The 15 Most Asked Questions in a TEFL Interview
Learning how to answer common questions in an ESL interview is easy if you’ve researched and prepared in advance, even if you’ve never had a formal job interview before.
Before we head into answering the top 15 most asked questions in a TEFL interview, there are a few things to check off your to-do list before interviewing:
- Find a quiet and well lit spot for your interview. Test your Skype connection, your earphones and your microphone before you start your interview.
- Be online 15 minutes before your interview starts.
- Make sure you dress to impress.
- Non-verbal communication is important: Smile, make eye contact, and remember that your body language says as much about you as your words do.
- Remember that you must communicate well. Answer your questions efficiently and effectively.
- Make sure you answer the questions you’re being asked and don’t stray off on other subjects.
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The 15 Most Common ESL Interview Questions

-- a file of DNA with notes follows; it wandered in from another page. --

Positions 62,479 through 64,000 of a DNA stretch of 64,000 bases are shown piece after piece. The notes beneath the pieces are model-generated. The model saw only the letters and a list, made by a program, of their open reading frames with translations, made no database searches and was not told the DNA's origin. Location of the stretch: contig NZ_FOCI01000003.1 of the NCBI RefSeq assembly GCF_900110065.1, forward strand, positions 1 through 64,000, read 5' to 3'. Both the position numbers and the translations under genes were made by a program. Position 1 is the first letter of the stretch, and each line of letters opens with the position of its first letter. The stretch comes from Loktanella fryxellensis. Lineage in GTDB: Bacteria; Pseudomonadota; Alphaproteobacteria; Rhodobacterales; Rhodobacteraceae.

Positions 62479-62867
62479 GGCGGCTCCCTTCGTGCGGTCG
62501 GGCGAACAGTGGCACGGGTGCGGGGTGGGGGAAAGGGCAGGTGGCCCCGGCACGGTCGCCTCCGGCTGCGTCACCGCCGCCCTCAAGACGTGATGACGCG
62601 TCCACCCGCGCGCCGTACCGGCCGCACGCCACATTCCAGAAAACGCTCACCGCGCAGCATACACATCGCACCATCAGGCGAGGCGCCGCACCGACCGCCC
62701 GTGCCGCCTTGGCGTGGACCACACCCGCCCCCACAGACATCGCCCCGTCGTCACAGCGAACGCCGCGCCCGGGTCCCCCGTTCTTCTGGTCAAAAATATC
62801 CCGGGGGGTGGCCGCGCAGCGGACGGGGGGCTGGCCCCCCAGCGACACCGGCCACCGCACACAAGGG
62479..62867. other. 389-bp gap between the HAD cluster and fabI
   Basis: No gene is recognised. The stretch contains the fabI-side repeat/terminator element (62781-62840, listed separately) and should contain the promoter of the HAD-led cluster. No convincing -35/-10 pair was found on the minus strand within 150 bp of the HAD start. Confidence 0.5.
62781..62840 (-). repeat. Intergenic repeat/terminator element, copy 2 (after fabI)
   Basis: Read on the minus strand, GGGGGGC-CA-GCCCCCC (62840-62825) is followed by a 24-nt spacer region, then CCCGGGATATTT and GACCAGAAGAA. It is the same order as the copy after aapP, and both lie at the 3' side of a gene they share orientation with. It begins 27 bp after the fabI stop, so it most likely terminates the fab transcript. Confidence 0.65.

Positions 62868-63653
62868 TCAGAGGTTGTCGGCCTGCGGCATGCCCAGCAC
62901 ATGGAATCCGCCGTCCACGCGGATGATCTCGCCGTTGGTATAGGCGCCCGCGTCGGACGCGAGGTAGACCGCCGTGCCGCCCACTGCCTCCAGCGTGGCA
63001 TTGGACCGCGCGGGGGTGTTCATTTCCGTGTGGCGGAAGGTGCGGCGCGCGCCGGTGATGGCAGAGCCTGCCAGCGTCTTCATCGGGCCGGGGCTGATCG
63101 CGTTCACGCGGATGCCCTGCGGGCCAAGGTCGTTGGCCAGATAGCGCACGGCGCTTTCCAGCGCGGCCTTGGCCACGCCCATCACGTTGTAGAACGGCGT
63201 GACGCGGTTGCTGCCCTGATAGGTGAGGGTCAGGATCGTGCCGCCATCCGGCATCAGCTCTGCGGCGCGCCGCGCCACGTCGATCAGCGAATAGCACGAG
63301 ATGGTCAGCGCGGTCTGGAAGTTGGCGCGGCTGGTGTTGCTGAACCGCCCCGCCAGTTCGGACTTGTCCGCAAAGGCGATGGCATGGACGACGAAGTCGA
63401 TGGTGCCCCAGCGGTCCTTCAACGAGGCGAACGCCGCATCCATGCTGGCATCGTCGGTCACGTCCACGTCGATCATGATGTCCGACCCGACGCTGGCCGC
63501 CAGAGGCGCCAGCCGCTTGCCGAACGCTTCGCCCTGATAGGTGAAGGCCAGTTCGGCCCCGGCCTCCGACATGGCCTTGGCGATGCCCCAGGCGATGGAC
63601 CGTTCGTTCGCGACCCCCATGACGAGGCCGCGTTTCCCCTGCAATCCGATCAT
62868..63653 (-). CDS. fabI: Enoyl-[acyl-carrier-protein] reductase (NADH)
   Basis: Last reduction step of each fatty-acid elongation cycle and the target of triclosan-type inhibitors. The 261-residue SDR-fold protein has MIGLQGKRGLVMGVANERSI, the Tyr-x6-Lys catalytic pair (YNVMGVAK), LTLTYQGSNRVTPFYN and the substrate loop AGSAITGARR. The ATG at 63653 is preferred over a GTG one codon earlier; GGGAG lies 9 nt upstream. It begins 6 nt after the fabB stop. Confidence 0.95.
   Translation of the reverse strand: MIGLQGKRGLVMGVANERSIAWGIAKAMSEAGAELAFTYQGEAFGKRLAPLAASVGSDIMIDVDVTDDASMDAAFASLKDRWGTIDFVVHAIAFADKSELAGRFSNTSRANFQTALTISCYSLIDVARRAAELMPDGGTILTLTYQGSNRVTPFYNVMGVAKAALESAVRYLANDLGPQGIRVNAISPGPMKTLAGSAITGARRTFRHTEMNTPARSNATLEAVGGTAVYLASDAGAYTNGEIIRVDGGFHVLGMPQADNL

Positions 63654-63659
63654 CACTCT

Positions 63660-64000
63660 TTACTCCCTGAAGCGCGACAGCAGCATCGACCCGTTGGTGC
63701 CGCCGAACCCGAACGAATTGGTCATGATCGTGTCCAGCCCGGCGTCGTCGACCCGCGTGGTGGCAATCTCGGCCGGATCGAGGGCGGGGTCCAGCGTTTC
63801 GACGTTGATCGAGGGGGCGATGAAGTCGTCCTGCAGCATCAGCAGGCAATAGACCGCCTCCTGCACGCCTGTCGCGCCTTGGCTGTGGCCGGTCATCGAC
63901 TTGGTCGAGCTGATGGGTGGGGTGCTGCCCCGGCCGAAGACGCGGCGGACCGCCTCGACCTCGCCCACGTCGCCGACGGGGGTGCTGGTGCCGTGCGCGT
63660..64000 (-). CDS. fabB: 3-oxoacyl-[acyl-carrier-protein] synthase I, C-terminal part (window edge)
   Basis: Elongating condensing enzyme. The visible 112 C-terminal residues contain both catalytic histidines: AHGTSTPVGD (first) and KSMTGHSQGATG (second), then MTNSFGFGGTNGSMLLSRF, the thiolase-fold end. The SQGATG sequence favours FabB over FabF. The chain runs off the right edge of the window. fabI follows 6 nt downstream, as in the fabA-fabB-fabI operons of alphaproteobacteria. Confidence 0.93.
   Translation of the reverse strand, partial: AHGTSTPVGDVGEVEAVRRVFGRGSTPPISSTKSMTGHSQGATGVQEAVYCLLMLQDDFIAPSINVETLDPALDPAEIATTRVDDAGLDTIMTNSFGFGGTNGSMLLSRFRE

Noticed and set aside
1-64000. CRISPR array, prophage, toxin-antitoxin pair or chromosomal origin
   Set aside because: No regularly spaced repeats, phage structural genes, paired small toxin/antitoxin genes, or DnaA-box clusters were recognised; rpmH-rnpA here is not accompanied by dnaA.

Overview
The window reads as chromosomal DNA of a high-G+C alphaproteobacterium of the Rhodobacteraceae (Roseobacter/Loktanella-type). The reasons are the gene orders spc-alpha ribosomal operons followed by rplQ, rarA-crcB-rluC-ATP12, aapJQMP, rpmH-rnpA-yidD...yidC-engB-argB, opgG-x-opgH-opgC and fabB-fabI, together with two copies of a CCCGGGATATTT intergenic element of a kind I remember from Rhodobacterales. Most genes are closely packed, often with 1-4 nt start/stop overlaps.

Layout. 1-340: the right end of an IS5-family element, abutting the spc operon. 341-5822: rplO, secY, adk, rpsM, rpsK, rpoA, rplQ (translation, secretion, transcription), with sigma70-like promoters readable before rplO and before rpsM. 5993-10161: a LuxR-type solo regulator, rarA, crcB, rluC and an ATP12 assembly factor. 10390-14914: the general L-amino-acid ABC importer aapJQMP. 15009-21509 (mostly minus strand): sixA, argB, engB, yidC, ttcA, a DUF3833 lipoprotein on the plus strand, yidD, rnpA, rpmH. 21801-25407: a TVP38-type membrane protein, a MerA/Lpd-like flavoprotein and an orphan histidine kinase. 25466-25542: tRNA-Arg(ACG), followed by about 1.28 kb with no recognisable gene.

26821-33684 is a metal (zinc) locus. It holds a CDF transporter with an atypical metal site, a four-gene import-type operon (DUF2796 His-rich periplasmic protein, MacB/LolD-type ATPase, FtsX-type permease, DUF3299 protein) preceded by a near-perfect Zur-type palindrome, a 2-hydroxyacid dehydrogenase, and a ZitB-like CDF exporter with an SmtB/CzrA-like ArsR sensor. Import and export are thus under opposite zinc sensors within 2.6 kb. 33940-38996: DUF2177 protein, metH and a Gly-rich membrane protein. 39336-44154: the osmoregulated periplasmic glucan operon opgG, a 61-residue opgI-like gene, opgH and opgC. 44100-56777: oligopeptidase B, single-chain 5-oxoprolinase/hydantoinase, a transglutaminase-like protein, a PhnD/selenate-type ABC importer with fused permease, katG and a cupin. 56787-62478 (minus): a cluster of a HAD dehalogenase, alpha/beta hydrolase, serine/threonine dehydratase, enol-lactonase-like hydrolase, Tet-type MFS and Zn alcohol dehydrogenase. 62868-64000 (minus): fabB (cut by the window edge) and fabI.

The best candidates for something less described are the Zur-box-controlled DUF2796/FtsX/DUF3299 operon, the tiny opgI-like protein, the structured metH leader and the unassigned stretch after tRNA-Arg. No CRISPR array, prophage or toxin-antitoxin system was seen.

1. Tell me a little about yourself.
This is an icebreaker question that gives you the opportunity to sell yourself.
Be positive and tell the interviewer about your good points, especially the parts of your personality that make you a good teacher. Explain why you are interested in moving abroad to teach and focus on the care and attention you will give to your new job. You can also talk about previous travels, previous work experience, or talk about your personality and some of your favorite hobbies.
2. What do you know about the country you are moving to and why do you want to teach there?